nep-exp New Economics Papers
on Experimental Economics
Issue of 2007‒03‒17
eight papers chosen by
Daniel Houser
George Mason University

  1. Cooperation without Coordination: Signaling, Types and Tacit Collusion in Laboratory Oligopolies By Douglas D. Davis; Korenok Oleg; Robert Reilly
  2. Fatal Attraction: Salience, Naivete, and Sophistication in Experimental Hide-and-Seek Games By Vincent P. Crawford; Nagore Iriberri
  3. Conditional cooperation on three continents By Martin G. Kocher; Todd L. Cherry; Stephan Kroll; Robert J. Netzer; Matthias Sutter
  4. Cooperation in Symmetric and Asymmetric Prisoner's Dilemma Games By Martin Beckenkamp; Heike Hennig-Schmidt; Frank P. Maier-Rigaud
  5. Humans versus computer algorithms in repeated mixed strategy games By Spiliopoulos, Leonidas
  6. Do repeated game players detect patterns in opponents? Revisiting the Nyarko & Schotter belief elicitation experiment By Spiliopoulos, Leonidas
  7. Social capabilities in Alzheimer’s patients By Antoni Bosch-Domènech; Rosemarie Nagel; Juan Vicente Sánchez-Andrés; Jaume Morera
  8. Observing Unobservables: Identifying Information Asymmetries with a Consumer Credit Field Experiment By Karlan, Dean S.; Zinman, Jonathan

  1. By: Douglas D. Davis (Department of Economics, VCU School of Business); Korenok Oleg (Department of Economics, VCU School of Business); Robert Reilly (Department of Economics, VCU School of Business)
    Abstract: This paper reports an experiment conducted to examine tacit collusion in posted offer markets. In addition to a baseline treatment, we study a ‘forecasting’ treatment, which allows an improved identification of intended signals, and a ‘types’ treatment, which examines pricing outcomes among cohorts of homogeneously ‘cooperative’ or ‘competitive’ subjects. Results indicate that while signals tend to affect subsequent pricing decisions, signaling does not affect long term transaction prices. On the other hand ‘types’ are stable across sessions and powerfully affect results. Markets comprised of ‘cooperative’ types tend to generate persistently higher transaction prices than do markets comprised of ‘competitive’ types.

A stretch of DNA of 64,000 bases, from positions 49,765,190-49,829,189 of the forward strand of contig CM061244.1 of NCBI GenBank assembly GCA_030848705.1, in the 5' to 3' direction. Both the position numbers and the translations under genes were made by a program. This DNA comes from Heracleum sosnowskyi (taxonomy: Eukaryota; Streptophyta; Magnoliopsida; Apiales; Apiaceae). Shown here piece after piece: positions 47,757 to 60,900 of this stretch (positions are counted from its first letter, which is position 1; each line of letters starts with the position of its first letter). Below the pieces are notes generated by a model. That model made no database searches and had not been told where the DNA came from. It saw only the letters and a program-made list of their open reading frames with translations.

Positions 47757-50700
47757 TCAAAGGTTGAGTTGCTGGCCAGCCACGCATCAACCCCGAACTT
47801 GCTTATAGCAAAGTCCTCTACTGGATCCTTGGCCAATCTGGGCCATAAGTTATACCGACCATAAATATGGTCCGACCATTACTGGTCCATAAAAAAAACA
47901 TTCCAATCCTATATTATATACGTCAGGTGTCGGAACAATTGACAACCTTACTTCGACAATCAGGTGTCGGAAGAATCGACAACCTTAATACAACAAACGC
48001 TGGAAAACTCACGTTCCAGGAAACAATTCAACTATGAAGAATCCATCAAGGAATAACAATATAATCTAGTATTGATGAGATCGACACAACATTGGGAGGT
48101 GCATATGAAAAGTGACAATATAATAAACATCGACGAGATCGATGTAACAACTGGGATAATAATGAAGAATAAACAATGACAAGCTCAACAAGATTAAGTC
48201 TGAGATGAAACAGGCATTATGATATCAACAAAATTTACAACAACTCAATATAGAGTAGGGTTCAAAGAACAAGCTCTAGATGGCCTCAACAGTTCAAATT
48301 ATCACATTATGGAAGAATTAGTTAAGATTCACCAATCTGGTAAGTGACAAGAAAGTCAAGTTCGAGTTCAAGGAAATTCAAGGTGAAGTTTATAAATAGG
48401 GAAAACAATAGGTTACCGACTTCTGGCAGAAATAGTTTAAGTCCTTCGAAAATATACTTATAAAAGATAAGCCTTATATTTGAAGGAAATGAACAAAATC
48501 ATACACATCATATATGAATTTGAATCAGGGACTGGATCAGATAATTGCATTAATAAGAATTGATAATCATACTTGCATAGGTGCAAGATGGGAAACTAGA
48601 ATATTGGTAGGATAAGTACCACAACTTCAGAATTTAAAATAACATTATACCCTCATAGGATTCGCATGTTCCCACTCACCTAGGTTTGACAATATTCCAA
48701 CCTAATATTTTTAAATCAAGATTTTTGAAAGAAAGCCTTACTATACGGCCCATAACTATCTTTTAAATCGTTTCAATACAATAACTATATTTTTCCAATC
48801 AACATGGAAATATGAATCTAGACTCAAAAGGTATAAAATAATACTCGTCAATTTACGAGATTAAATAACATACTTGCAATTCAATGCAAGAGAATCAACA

Keywords: Experiments, Tacit Collusion, Price Signaling, Types
    JEL: C9 L11 L13
    Date: 2007–03
  2. By: Vincent P. Crawford; Nagore Iriberri
    Date: 2007–03–14
  3. By: Martin G. Kocher; Todd L. Cherry; Stephan Kroll; Robert J. Netzer; Matthias Sutter
    Abstract: We show in a public goods experiment on three continents that conditional cooperation is a universal behavioral regularity. Yet, the number of conditional cooperators and the extent of conditional cooperation are much higher in the U.S.A. than anywhere else.
    Keywords: conditional cooperation, public goods, experiment
    JEL: C72 C91 H41
  4. By: Martin Beckenkamp (Max Planck Institute for Research on Collective Goods, Bonn); Heike Hennig-Schmidt (Laboratory for Experimental Economics, University of Bonn); Frank P. Maier-Rigaud (Laboratory for Experimental Economics, University of Bonn, Max Planck Institute for Research on Collective Goods)
    Abstract: We experimentally study the effect of asymmetry on cooperation in a 40 period prisoner's dilemma game in fixed partner design. We distinguish between a high and low payoff symmetric prisoner's dilemma and an asymmetric game combined out of both symmetric ones. Asymmetry significantly decreases cooperation, as low-type players are more likely to defect after mutual cooperation while high-type players initiate cooperation more often than the former. Asymmetry also has a significant negative effect on the stability of cooperation rendering long sequences of mutual cooperation extremely rare.
    Keywords: Symmetry, Asymmetry, Prisoner's Dilemma, Experiments
    JEL: C81 D70 C91
    Date: 2007–03
  5. By: Spiliopoulos, Leonidas
    Abstract: This paper addresses the question of strategic change in humans’ be- havior conditional on opponents’ play. In order to implement this e
    Keywords: learning; artifical intelligence; mixed strategy; game theory; repeated games; behavioral game theory; ewa; reinforcement learning; fictitious play; simulations; experimental economics; computational economics; non-cooperative games